For beginners who want an easier time with the game, Matsuura recommends they build their team around fire elemental characters who are land-based: “In this game, attacks tend to differ depending on the element. We designed the system so that in the end, it was more beneficial to combine Lilliputs and Accessories that are of the same type.” Shibata provided further explanation, saying, “By focusing on the fire elemental characters, your close-range attacks will become more powerful, so I think that it’s a good way to build a reliable team. On the other hand, wind elemental characters are better suited to more advanced players. These characters can link combos and rapidly increase their power, but this also requires the player to be skilled at moving and positioning. I think that high level players will be able to unleash incredible amounts of damage with wind types.”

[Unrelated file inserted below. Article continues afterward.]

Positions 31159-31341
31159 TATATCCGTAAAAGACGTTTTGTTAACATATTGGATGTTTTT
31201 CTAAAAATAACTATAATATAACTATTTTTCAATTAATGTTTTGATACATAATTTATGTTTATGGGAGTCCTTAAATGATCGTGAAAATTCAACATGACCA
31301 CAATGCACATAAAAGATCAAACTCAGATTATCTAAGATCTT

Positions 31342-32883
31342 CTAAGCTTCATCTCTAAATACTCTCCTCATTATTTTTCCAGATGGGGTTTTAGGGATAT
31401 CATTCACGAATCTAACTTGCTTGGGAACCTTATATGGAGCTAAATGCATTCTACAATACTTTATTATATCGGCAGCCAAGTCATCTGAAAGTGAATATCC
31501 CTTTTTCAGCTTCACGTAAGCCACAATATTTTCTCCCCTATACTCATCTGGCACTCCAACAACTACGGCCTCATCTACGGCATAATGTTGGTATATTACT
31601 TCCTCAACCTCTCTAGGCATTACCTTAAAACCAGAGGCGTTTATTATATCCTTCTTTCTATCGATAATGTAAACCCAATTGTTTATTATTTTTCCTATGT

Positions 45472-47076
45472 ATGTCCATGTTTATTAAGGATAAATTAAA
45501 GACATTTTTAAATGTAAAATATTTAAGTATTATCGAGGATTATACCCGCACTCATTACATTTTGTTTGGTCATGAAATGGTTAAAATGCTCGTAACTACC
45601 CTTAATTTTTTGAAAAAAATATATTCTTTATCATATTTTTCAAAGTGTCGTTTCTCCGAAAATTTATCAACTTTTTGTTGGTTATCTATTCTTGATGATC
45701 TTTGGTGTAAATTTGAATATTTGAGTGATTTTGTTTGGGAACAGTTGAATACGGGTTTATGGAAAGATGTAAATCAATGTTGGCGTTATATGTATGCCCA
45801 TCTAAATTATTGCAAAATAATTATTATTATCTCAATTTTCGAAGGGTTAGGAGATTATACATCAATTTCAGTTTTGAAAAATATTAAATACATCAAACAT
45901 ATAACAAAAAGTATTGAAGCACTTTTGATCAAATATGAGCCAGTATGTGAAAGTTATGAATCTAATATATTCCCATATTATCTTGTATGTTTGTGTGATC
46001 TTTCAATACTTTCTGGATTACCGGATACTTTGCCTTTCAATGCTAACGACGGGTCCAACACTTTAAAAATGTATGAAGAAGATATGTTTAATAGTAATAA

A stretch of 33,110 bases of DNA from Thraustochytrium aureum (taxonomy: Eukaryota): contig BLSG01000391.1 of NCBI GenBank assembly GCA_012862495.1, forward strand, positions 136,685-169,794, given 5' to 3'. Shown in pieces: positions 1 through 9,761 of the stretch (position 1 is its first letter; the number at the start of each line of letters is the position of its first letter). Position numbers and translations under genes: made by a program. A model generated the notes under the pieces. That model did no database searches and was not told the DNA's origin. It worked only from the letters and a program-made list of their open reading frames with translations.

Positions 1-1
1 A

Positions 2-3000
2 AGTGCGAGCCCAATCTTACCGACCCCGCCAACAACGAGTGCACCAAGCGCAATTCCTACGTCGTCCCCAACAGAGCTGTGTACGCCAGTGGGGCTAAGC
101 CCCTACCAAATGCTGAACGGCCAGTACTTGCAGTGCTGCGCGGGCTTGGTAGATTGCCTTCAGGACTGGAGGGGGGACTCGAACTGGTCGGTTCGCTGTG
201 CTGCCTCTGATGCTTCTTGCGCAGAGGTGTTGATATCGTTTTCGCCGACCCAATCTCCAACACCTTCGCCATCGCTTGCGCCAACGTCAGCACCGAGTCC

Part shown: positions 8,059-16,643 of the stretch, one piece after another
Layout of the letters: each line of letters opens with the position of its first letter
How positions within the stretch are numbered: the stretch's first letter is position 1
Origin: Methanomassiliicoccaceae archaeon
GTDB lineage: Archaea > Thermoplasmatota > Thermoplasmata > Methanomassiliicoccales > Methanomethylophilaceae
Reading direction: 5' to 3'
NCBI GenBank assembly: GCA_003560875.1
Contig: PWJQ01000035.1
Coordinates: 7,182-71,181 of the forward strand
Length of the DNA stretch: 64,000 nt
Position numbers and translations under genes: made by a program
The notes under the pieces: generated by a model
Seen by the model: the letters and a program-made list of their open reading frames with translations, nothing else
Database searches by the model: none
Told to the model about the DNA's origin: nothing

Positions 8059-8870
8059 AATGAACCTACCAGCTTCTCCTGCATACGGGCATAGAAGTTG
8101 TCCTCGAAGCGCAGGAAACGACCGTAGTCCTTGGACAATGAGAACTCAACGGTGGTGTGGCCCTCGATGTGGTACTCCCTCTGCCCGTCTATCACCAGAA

Matsuura said that they made different elements suitable to different skill levels because they wanted the gameplay to evolve as players progress: “At the beginning of the game, your first goal is to collect five Lilliputs. After that, you will gradually obtain stronger Lilliputs and start to think about which ones to add to your team. Very rare or powerful Lilliputs are certain to be included as soon as they are acquired. When thinking about how to get stronger, the next step is to combine your Lilliputs with Accessories and create specialized team builds. Once we had established the flow of the gameplay, we then separated the Lilliputs in an easy-to-understand manner, which is by elemental types. The base idea is that you become stronger by gathering more of the same elements.”
Thoughts on the appeal of Little Noah